Student loans often have a six-month grace period after you leave school during which interest continues to accumulate but you don’t have to make payments.

Is it really such a big deal if you accumulate $2,790 or even $3,398 in student loan interest during school? That’s a personal question only you can answer. But here are some factors to consider if you are thinking about starting to pay during school versus paying after graduation.

Calculate how much net income you need to earn per month to pay your student loan interest. How many hours will it take you to earn that money?
Perhaps your parents are willing to pay your student loan interest while you’re in school. Could you sweeten the deal by asking them to pay it as long as you maintain a certain GPA?
If your classes and studies are all-consuming, focusing on academics may be more valuable than paying down interest.
If you’re taking extra classes to graduate early, you’re already looking at a semester or a year of savings on tuition and fees. If working to pay interest during school will keep you from meeting that goal, it’s definitely not worth it. That said, this writer held multiple jobs throughout college and graduated in three years by attending summer school, so it’s definitely possible.

If your first job out of school is likely to pay handsomely, the accumulated interest may be so easy to knock out post-graduation that it’s not worth worrying about during school.
If you’re a liberal arts major with no clear career path, minimizing your borrowing costs might be a priority.
Working during school can have benefits beyond allowing you to repay student loan interest. You might build your resume, make friends, network, learn new skills, and improve your time-management skills.

Let’s say the federal student loan limits don’t fully cover your tuition and fee shortfall after grants, scholarships, and parental contributions. What does the math look like with larger loan amounts and private loan interest rates?

We’ll assume you’ll need to borrow $15,000 per year and you’ll max out your federal loans. That leaves $7,500 to $9,500 per year in private loans.

Private Student Loan Interest Accumulation During School
Loan year
Principal borrowed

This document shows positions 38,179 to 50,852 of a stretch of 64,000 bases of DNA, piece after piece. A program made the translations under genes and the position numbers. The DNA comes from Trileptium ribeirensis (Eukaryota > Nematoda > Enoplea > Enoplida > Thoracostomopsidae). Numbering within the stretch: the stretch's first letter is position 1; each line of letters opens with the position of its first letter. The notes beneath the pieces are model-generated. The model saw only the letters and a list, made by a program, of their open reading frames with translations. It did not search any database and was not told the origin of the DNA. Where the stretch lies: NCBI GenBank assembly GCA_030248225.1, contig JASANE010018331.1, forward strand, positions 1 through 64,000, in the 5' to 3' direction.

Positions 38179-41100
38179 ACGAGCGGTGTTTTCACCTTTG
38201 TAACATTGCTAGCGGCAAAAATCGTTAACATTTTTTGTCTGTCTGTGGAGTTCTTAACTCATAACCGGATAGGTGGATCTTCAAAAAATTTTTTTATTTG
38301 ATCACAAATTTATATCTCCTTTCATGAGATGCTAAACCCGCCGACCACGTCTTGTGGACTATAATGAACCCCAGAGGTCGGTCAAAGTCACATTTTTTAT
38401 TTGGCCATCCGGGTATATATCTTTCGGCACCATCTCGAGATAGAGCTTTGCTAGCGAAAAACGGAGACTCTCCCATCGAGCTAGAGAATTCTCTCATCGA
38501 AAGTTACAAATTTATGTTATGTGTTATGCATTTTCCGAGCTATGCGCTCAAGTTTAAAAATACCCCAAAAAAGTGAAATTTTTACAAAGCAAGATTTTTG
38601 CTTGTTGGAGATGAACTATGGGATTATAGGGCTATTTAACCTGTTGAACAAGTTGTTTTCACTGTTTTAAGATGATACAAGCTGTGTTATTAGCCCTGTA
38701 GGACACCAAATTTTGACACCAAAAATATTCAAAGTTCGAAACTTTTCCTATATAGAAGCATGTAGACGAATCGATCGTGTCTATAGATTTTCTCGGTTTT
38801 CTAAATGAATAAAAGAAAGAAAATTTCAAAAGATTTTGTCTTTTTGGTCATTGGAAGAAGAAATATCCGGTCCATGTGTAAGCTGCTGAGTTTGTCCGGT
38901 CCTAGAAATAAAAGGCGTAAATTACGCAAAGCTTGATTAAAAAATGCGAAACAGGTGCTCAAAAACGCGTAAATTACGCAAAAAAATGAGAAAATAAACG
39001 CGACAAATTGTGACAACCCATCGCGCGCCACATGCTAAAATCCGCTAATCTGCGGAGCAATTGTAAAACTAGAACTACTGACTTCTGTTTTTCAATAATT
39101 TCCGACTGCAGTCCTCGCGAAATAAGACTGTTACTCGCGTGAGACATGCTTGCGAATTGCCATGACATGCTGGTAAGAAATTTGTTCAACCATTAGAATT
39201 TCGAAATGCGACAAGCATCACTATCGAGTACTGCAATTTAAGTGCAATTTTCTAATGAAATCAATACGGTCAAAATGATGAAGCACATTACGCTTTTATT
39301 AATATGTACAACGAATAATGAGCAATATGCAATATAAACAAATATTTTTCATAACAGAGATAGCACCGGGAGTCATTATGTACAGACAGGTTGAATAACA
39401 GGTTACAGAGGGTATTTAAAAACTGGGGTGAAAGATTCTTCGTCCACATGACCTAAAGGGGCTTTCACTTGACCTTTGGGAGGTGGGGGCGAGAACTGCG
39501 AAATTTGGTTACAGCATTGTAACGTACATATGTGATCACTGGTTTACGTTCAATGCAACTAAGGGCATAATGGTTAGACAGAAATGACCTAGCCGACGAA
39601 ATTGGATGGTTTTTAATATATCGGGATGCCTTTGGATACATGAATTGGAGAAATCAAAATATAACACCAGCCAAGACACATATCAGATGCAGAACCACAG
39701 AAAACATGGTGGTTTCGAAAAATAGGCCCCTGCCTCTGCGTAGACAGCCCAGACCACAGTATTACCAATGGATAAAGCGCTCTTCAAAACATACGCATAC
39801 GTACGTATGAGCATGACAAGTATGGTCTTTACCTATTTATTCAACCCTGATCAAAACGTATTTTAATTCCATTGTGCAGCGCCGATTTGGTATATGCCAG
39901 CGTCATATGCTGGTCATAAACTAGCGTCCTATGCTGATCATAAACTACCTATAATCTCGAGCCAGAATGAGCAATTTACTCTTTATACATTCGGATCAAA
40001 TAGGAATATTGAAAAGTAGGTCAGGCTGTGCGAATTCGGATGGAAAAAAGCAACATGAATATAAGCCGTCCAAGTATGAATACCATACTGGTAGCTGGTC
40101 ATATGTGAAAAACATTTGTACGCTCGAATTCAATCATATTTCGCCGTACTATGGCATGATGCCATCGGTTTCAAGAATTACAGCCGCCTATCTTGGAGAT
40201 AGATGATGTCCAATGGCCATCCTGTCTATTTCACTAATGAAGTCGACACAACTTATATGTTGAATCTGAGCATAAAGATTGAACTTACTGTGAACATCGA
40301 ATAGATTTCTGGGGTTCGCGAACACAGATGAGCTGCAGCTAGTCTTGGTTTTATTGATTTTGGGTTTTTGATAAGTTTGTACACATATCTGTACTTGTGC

Interest rate
Years (months)
of school remaining

Total interest accumulated during school
Total interest with 6-month post-school grace period
Freshman year, 2016-17
4 (48)
Sophomore year, 2017-18
3 (36)
Junior year, 2018-19
2 (24)
Senior year, 2019-20
1 (12)
Total principal

Total interest

Grand total: (principal plus interest)


Table created by the author with the help of calculations from Student Loan Hero’s “Student Loan Deferment Calculator.”

Private student loan interest rates depend on many factors. This includes your credit history, your cosigner’s credit history (if you have one), market interest rates, and the lender’s offerings. You’ll also have the option of a fixed- or variable-rate loan. Remember that variable loan rates often start out lower than fixed rates but can escalate over time.

For simplicity, we chose a 9.0% fixed interest rate for our private student loan example in the table above. Private lenders are not required to offer a grace period, but many do, so we showed that option as well.

The more you borrow and the higher the interest rate, the more you stand to gain by paying interest during school. And it doesn’t have to be an all-or-nothing deal. Paying some interest will do you more good than paying no interest. If you’re able to pay the interest, have some spending money to do fun things with friends, and still have money left over, you might even consider paying down your student loan principal during school.

Student loan borrowers should be aware that president Joe Biden and his administration have proposed numerous policies that address the student loan crisis. One such provision, included in the American Rescue Plan Act of 2021, makes all student loan forgiveness completely tax-free from Jan. 1, 2021, to Dec. 31, 2025.

By calculating how much student loan interest you will accrue during school, you’ll have the information you need to make an important decision. Should I make student loan interest payments during college? There’s no right answer. But it is an analysis every student, perhaps with some help from their parents, needs to perform for themselves.

By doing this analysis ahead of time, making the choice, and understanding your borrowing circumstances, you’ll be well prepared to pay off your remaining debt after graduation. And you won’t be hit with any unwelcome surprises after you receive your diploma.

Article Sources

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Federal Student Aid. “Understand How Interest Is Calculated and What Fees Are Associated with Your Federal Student Loan.” Accessed Aug. 12, 2021.

U.S. Department of Education. “Biden Administration Extends Student Loan Pause Until January 31, 2022.” Accessed Aug. 12, 2021. “H.R. 1319 – American Rescue Plan Act of 2021.” Section 9675. Accessed Aug. 12, 2021.